Literally a sideways world, Strange But True is an immersive installation that blurs the line between amusing and sinister, using the distance of metafiction in conjunction with optical manipulations to demonstrate that the study of evidence can never offer a complete and unbiased picture.
Strange But True was in part inspired by Shen’s interest in the philosopher Georges Bataille, whose writings on macabre and taboo subjects have long been a touchstone for her. With this exhibition, Shen contends with a friction that arises between her alignment with Bataille’s sensibilities, and the factual inaccuracies that his assertions can leverage and sustain, from his Western White male gaze.
Bataille was transfixed by photos of “lingchi,” an obsolete Chinese method of execution, also known as “death by a thousand cuts.” He heralded it as a rare depiction of a person in a spiritual state of rapturous suffering.
“Bataille’s flawed interpretation shaped assumptions still held today about Chinese culture, religion, and society,” said Shen. “This leads me to wonder how I can reconcile my relation to these photographs and Bataille, when my own racial selfhood is subject to — perhaps even influenced by — the gaze that the discourse around these photos has perpetuated?”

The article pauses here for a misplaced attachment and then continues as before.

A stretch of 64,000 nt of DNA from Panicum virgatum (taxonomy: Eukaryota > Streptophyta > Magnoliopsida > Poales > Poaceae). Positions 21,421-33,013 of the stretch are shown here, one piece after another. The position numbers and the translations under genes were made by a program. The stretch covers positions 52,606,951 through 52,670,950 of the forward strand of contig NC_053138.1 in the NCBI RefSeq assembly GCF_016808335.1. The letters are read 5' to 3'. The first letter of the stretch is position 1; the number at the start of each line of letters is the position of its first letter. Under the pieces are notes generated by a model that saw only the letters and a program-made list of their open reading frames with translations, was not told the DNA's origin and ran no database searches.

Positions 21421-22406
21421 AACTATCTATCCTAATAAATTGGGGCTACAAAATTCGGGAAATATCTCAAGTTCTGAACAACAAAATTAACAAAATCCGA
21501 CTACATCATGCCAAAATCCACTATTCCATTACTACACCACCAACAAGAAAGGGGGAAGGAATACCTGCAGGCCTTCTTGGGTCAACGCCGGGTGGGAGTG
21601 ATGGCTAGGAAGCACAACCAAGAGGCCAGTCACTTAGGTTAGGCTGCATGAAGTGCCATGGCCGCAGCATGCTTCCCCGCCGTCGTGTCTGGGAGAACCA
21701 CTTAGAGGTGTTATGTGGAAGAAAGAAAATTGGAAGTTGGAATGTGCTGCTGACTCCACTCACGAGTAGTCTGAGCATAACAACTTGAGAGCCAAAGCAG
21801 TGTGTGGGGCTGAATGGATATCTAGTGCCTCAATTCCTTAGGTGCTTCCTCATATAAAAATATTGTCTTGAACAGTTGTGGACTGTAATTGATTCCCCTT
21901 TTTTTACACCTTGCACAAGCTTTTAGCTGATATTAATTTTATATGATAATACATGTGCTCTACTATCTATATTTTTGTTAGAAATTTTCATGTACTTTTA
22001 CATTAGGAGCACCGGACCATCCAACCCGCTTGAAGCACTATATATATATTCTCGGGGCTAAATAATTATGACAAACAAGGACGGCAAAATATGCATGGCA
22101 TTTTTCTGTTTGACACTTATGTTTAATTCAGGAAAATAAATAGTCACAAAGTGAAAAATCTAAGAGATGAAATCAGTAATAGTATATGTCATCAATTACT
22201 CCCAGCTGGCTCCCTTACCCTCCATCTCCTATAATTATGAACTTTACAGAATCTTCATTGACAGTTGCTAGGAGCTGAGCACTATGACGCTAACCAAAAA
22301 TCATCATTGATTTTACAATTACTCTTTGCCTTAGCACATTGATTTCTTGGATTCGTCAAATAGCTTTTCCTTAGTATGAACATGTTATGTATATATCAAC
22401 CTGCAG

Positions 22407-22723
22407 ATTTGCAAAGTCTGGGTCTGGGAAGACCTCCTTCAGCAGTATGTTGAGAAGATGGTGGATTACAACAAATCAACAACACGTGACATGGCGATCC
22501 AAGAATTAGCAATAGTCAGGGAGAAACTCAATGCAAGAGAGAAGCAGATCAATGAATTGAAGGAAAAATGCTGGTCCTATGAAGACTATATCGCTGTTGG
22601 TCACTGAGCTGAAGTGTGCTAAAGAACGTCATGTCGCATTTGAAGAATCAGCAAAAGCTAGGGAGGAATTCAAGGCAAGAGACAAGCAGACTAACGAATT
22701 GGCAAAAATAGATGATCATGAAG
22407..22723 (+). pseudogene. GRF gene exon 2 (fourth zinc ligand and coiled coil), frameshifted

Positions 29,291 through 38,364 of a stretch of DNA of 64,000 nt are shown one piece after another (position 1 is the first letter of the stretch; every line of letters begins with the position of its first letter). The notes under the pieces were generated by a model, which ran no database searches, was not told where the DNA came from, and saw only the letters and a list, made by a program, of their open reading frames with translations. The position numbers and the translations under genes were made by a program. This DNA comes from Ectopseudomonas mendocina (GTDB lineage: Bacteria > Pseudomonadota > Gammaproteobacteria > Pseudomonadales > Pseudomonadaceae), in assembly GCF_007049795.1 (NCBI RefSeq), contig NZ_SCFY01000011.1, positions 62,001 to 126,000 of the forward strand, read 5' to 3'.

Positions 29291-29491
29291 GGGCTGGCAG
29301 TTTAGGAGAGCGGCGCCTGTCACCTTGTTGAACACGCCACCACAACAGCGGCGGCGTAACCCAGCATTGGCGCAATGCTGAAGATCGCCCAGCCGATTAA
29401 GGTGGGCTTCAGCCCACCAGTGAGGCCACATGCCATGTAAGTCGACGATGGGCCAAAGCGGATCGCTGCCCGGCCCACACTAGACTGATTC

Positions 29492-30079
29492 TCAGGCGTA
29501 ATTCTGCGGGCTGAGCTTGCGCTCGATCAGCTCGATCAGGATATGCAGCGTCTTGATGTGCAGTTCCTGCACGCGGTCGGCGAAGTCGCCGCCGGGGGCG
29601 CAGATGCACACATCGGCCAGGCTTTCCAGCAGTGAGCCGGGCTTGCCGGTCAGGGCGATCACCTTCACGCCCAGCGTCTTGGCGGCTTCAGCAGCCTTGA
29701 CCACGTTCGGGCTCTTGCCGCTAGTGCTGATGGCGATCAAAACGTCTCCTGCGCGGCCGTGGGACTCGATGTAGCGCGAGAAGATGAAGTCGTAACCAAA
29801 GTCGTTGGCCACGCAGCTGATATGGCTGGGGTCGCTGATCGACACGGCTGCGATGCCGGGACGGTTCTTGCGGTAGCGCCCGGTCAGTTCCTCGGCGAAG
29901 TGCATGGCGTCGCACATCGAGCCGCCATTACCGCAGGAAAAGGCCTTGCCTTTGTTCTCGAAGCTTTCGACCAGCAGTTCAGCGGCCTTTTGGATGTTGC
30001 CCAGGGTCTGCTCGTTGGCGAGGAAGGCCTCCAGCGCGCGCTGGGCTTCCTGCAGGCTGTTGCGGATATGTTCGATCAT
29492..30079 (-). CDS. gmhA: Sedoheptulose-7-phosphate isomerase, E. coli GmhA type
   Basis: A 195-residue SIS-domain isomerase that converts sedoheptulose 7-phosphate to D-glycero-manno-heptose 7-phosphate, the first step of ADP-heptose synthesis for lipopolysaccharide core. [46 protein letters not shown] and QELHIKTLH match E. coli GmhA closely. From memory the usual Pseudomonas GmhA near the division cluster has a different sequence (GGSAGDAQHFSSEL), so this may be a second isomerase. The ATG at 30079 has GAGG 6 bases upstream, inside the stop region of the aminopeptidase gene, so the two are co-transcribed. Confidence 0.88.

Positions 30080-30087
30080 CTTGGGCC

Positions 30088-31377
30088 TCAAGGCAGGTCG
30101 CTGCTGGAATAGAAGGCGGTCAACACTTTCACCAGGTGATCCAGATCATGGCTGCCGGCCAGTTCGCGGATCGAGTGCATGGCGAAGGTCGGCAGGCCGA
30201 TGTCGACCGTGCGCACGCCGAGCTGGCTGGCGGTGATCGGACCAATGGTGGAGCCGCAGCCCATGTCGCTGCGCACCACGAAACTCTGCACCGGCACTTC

The role of photography in pathologizing bodies is also connected to the culture of world expositions, which dating back to the 19th century notoriously presented both official and unofficial exhibitions of marginalized bodies, such as foreign peoples, women, and the disabled, as curiosities to be consumed.
The two New York World’s Fairs of 1939-40 and 1964-65 were no exception: the fairgrounds were surrounded by plentiful adult amusements, including sideshows and peep shows, voyeuristic invitations that are inextricably linked to the mechanics and aesthetics of photographic technology.
Both fairs liberally deployed spectacle to promote an unrelenting optimism toward technological innovation.